Cape Breton mother and author Lesley Crewe has published six acclaimed novels, including her latest, Kin. Lesley’s first novel, Relative Happiness, will be released as a feature-length film in 2014. Lesley spoke with Understorey editor Katherine Barrett about motherhood, grief, and creativity.
How did you start writing novels?
I was working as a newspaper columnist in Cape Breton when I started my first novel, Relative Happiness. I wrote that story to be with my son, Joshua. We’d lost Joshua twenty years earlier, when he was just an infant [see Forever below]. I wanted to write his name—to see his name in something other than granite. So I did, over and over again. I didn’t intend to publish the story—I wrote it for myself—but a friend suggested I send it to a publisher and I’ve been writing novels ever since.
How has motherhood influenced your writing?
It’s who I am. Motherhood has influenced my life so of course it has influenced my writing too. My children are grown and live away from home but the mothering never stops. I don’t write about my kids in my books, yet the experience of being a mother—that love, empathy and worry—shapes all of my characters and stories.
You wrote your first five novels in two years. You’ve now published six and have another due out this summer. How do you it?
Please don’t be too impressed or daunted by how much I have written! Everyone has their own process and a right time in life to be creative. I didn’t write anything when my kids were small; I didn’t have the energy. Now I write just to avoid housework…. Actually, I walk every morning and that’s when I think of my stories. I then sit down and tell those stories, usually in short bursts of intense work. I write books that are easy to read, books that can be enjoyed in the tub or on the beach. I tell the kind of stories I like to read myself, and I draw a lot from my life and from the people around me.
Although the characters in your books often leave Nova Scotia, they seem compelled to return. There’s a pull, especially back to Cape Breton. Do you feel that too?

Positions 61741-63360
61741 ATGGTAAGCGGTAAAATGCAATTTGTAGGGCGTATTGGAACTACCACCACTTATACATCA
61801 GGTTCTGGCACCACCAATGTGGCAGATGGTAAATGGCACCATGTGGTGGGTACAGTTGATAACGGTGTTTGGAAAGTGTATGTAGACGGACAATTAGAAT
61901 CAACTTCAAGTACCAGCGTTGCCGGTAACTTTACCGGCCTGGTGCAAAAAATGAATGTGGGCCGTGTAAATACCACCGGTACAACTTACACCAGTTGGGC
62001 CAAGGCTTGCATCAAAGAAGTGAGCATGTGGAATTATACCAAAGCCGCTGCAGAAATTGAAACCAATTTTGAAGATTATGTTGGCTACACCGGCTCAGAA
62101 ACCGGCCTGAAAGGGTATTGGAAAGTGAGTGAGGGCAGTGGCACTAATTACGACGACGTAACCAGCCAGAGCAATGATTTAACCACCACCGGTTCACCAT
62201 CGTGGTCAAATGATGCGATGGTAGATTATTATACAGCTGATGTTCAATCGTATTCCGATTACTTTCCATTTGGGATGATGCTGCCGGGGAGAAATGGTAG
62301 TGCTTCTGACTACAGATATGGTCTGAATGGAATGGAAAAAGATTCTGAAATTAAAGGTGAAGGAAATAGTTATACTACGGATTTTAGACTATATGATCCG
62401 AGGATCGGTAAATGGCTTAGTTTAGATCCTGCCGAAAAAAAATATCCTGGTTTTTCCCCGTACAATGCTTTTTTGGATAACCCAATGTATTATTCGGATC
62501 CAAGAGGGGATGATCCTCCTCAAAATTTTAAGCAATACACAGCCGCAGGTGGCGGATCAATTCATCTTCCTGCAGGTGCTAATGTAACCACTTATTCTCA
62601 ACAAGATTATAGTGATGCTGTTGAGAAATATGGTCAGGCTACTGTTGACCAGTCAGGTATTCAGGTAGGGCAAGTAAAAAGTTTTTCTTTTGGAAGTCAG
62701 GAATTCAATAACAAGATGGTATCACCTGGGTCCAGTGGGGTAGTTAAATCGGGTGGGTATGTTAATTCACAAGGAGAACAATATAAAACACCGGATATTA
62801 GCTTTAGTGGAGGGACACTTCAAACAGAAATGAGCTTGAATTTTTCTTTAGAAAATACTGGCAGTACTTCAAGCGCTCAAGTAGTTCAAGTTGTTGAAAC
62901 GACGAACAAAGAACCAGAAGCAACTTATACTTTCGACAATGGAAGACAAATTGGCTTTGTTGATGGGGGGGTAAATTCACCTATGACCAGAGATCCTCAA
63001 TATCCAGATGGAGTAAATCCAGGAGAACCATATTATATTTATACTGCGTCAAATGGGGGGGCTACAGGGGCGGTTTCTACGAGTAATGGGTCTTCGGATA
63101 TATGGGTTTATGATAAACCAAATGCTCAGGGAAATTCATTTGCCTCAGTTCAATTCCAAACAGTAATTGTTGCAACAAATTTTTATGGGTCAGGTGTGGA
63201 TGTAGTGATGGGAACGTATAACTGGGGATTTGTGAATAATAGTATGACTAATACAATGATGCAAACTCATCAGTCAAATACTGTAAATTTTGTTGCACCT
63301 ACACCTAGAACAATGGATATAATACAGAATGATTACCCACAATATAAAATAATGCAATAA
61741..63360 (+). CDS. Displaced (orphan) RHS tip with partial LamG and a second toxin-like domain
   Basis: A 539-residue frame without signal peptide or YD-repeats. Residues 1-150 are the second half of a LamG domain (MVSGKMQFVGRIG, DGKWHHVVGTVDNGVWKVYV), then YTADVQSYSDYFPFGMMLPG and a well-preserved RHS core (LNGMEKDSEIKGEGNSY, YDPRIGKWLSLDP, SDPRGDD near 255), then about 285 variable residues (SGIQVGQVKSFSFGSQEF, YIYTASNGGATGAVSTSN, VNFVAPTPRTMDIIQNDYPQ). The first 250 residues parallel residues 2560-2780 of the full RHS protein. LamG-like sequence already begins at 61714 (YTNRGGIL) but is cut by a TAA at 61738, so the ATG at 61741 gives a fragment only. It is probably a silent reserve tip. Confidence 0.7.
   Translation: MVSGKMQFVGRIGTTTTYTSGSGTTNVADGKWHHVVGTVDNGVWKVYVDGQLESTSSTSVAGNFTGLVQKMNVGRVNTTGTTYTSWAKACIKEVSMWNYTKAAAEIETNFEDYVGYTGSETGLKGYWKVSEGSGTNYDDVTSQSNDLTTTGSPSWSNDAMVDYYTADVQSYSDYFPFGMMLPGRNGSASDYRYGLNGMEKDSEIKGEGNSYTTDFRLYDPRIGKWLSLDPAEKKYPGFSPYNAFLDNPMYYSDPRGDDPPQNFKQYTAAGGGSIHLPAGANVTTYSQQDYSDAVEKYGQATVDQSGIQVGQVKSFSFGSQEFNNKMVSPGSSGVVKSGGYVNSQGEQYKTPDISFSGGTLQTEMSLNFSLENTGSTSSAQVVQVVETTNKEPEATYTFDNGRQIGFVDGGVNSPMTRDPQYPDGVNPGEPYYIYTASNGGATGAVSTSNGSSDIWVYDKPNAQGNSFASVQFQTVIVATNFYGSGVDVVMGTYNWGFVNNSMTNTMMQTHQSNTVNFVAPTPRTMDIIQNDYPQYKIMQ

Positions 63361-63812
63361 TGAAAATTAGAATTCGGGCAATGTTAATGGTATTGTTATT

I spent the first six months of my life in Glace Bay, Cape Breton, and then grew up in Montreal. I have always felt a connection to Cape Breton and was fortunate to have the opportunity to move back, even when so many people have had to move away for work. I’ve lived here 30 years now and everyone I know who has left can’t wait to get back. I think that pull stems from the people here and in the Maritimes in general—the people and the connection we have to each other.
What advice could you give to new writers?
I’ve given workshops in high schools in Cape Breton through the Writers in the Schools program of the Writers’ Federation of Nova Scotia. I tell my students that you don’t need to travel to some exotic place to find a good story. We have lots of great stories—and fantastic characters—right here at home. I also advise new writers to write for the love of it, not out of a desperate need to be published. Write for yourself and trust your characters, too. Sometimes they take your story in new and unexpected directions. Listen to them.
What’s next for you?
I have a new book coming out in August. Chloe Sparrow is a lighthearted novel about a TV producer. The story was my daughter’s idea so I wrote it for her. I also finished another book this winter called Amazing Grace. I fell in love with the main character of that story, Grace. I miss her now. It’s strange the way that works…. This fall will be busy with Relative Happiness, the movie, coming out and with promoting Chloe Sparrow. But I love to meet my readers. They’re always so kind to me.